For An Ex-Christian Rocker, Faith Lost Is A Following Gained Can non-belief in God become a belief system itself? NPR's John Burnett has the story of the Texas indie band Quiet Company, who made a splash with a surprisingly positive album about frontman Taylor Muse's crisis of faith.

For An Ex-Christian Rocker, Faith Lost Is A Following Gained

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From NPR News, this is ALL THINGS CONSIDERED. I'm Robert Siegel.


And I'm Melissa Block.

Now, a question. Can non-belief in God become a belief system itself? That's the question we consider in today's installment of our series, "Ecstatic Voices: Sacred Music in America." NPR's John Burnett has the story of an atheist indie rock band from Austin, Texas called Quiet Company.

JOHN BURNETT, BYLINE: Taylor Muse is the 31-year-old bandleader and songwriter of Quiet Company. He's a native of East Texas, raised in a Southern Baptist church, but he now reluctantly carries the banner, that atheist rocker from Austin.

TAYLOR MUSE: Every band that I was in, you know, up till college at least was, like, a Christian band, you know? It was part of everything. Like, it was part of our identity as people, it was part of our identity as a community, like, it's everything.

BURNETT: It was all about the church youth group, the praise team, choir rehearsal, mission trips and Bible study classes. Then came moving away from home in Longview, Texas, college, discovering the writings of avowed atheist Kurt Vonnegut and marriage.

MUSE: Eventually, I came home from work one day and just told my wife, I was like, I think I'm having a little bit of a crisis of faith. I just kind of realized today that I can't make a case for Christianity that would convince myself.

BURNETT: That realization led to this album.


BURNETT: In 2011, Quiet Company released this CD, titled "We Are All Where We Belong." It's a startlingly frank exposition of one young man's loss of faith.


BURNETT: The record made a big splash in Austin. Last year, Quiet Company took 10 honors at the Austin Music Awards, including Best Band and Album of the Year.


BURNETT: That refrain, which is the album title, "We Are All Where We Belong," is at the heart of Muse's beef with Christian theology. He says he was taught from the Bible that good Christians don't store up treasures on Earth. They're supposed to store up treasures in heaven.

MUSE: You know, they're always making the statement: This is not your home. This is not where you belong. And I wanted to make a record that said, no, actually this is where you belong. This is your one chance to make your life into what you want it to be. This is your one chance to make the world what you think it can be.

BURNETT: The humanist community - a term used interchangeably with atheism - was slow to take notice of the album.

GREG EPSTEIN: I get sent so many weird things from around the United States, so I kind of assumed it would be crap. And then I listened to it and it was brilliant.

BURNETT: Greg Epstein is the humanist chaplain at Harvard University and author of the book "Good Without God." What Quiet Company did is emblematic of the modern humanist movement, Epstein says. It's not about railing against organized religion. It's about being good people and affirming life.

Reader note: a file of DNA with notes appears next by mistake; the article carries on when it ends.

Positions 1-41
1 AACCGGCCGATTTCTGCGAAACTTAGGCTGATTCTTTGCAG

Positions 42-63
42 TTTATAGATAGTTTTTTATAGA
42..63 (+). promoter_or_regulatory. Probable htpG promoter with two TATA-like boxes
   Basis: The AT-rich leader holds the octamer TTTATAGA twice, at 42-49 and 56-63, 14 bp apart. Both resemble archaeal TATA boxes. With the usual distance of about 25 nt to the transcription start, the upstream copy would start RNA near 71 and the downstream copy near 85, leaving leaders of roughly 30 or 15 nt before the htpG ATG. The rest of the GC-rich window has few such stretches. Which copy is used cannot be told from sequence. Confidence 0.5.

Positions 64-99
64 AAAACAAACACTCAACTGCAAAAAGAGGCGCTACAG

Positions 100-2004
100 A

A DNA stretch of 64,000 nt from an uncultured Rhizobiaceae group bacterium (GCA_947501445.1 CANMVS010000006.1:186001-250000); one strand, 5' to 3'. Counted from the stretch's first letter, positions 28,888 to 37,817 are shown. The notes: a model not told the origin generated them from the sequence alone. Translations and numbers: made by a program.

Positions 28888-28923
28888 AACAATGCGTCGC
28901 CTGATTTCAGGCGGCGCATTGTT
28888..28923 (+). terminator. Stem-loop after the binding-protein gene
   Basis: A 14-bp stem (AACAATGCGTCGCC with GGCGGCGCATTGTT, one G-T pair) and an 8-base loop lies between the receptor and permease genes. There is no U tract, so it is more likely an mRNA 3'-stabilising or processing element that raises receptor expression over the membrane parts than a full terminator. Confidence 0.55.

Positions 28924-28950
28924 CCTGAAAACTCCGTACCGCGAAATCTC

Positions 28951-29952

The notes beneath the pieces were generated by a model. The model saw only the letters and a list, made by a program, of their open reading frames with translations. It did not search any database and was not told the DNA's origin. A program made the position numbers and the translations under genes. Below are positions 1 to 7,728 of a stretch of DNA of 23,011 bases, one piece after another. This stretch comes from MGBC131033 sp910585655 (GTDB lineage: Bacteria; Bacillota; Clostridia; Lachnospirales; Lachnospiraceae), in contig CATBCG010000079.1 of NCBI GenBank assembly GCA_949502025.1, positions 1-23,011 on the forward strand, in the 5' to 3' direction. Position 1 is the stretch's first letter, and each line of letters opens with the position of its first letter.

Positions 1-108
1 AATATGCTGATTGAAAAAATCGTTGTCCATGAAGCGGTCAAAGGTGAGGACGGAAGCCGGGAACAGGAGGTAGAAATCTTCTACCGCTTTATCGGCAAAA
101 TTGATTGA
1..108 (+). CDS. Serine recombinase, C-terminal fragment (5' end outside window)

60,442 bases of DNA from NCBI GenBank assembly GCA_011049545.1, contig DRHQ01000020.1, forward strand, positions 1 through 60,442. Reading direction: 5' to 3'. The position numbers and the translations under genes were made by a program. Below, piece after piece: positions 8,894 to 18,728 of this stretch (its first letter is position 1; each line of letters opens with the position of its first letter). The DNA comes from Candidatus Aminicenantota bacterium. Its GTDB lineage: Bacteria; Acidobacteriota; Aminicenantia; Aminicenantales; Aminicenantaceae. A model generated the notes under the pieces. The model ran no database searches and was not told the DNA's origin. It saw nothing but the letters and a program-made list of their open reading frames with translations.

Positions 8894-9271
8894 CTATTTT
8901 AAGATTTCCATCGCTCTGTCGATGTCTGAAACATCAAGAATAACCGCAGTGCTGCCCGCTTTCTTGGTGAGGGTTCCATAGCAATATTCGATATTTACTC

EPSTEIN: So it's not an album decrying God. It's an album about what it means to live life that happens to be from the perspective of somebody who knows who he is and happens to be a humanist and an atheist. And that's really special.


BURNETT: The band has found an audience.

UNIDENTIFIED MAN: Check one, two. Test, test, test, test, test, test, test, test, test, test, one, two, check, check, check. Not going up at all?

BURNETT: Before a recent evening concert, Quiet Company warms up while devoted fans bunch up in front of the stage next to giant arena speakers on the Congress Avenue Bridge in Austin. A 25-year-old bookstore stocker who gives his name as Tux says the album helped him accept his non-belief.

TUX: I find it very reassuring. When they released the album, I was going through a little bit of a faith crisis myself. And, you know, that was my soundtrack during that period.

BURNETT: Quiet Company's appeal extends beyond those struggling with their own faith. Greg Wnek(ph), a devout Catholic who likes the humanist band, chatted amiably with Taylor Muse after the show.

GREG WNEK: I appreciate that he's comfortable enough to sing about that but still shake my hand even though I have three crosses on and even though I'm completely Christian and I have not lost my faith and I'm, you know, heavily rooted in it.

BURNETT: While songs about faith and non-faith built Quiet Company's fanbase - last year, they played the American Atheists Convention - the musicians are uncomfortable being the rock and roll standard bearer for atheism. Bandleader Taylor Muse says they're ready to move on.

MUSE: At the end of the day, what we're setting out to be is everyone's new favorite rock band. Like, we're not trying to be the atheist band. We're not trying to be, like, the band that hates Christianity. Like, I wrote 15 songs about atheism, and I said everything I wanted to say.

BURNETT: Quiet Company is now at work on its fourth album. Taylor Muse says it'll be about relationships. John Burnett, NPR News.


BLOCK: And if you have sacred music you'd like to tell us about in your community, we'd like to hear from you. You can tell us at

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